Would you be concerned about wasting $37 billion? Because that’s how much worker salary unnecessary meetings waste for U.S. businesses, according to Atlassian. The data they gathered showed the following cringe-worthy stats about what employees do during the average meeting:
- 91% daydream
- 39% sleep
- 73% do other work
- 96% miss meetings altogether
That doesn’t mean we should do away with meetings completely, of course. The best meetings can be a vehicle for great employee engagement, where team members generate new ideas and challenge each other to learn and grow.
But how do we avoid the bad kinds of meetings? Making 91% of employees daydream during work is not the way to succeed at engagement.
Consulting company Root Inc. has had plenty of experience observing successful (and not-so-successful) managers. They shared with us the four tried-and-true steps for effective meetings that take up less time, engage more people, and yield better outcomes.
Step 1: Invite the right people
“When it comes to meetings, getting the right people in the room can make all the difference. Consider inviting the people you’re not inviting — those with competing priorities and different perspectives. When in the same room, you have the opportunity to directly overcome differences and arrive at solutions that help build a cohesive organization. Best of all, you’ve cut out the back-and-forth emails and voicemails — all the noise and mistrust that blocks real information sharing and collaboration.”
Step 2: Gather data and use it as validation
“If the customer is the top priority for a initiative, explain what this means and show what this looks like with descriptive examples. What are the exact detailed steps that should be part of each customer experience, and how does each attendee play a role? People never complain about a meeting that delivers valuable information. Generate and use the data available to you to validate your points — observe the front line, read performance feedback from customers, speak with managers in other departments.”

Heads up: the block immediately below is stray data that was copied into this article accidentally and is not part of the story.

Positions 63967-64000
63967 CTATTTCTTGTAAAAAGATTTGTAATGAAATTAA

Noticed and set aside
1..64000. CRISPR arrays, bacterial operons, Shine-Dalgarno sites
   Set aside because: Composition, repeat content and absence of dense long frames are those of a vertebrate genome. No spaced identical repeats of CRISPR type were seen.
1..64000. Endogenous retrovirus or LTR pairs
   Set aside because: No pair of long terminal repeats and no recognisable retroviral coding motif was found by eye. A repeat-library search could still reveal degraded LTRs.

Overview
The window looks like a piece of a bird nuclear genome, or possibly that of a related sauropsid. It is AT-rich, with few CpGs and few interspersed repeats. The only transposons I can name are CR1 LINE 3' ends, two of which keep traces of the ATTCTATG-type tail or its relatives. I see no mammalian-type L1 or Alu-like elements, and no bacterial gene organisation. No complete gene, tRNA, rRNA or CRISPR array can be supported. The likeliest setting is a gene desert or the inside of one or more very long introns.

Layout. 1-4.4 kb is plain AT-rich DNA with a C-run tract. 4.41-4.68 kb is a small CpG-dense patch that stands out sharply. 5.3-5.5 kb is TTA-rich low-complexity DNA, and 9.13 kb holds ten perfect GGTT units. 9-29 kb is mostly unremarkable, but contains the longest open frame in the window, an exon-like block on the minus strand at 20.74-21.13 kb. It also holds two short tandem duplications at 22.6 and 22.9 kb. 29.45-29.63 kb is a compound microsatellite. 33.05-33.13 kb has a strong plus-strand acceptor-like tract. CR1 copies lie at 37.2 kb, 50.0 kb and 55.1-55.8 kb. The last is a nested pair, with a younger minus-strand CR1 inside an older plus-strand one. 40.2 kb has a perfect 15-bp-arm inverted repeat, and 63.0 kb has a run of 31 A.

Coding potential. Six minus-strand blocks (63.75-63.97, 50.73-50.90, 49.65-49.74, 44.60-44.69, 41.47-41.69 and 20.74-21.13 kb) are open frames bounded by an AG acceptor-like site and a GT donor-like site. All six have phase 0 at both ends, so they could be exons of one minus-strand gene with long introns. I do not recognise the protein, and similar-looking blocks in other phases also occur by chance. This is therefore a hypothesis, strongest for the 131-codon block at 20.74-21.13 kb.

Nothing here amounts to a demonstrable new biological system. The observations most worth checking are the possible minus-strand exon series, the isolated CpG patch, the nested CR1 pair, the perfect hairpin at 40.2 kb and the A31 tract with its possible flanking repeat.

Step 3: Set your agenda
“Without a clear agenda, managers risk fatiguing the team with tedious spreadsheets or by reading the data they’ve worked hard to obtain verbatim. A great agenda might include a trend you’ve noticed, a story of a really good customer experience delivery and what that team did that was above and beyond, a hypothesis as to why the sixth floor continually has poor housekeeping, etc. Other things to remember when it comes to the agenda: make sure there is enough time to actually get through everything, recurring meetings should be led the same way each week, leave time for brainstorming and feedback, always provide kudos.”
Step 4: Define action items
“Always conclude your meeting by reviewing what happens next. High-performing managers don’t “noodle” and they don’t “place things on the back burner.” The most effective managers explicitly detail who is doing what, when, and for how long. This helps to make each meeting count.”
Do your meetings follow these steps? If not, it’s time to give them a makeover and get yourself better, faster, and more engaging meetings.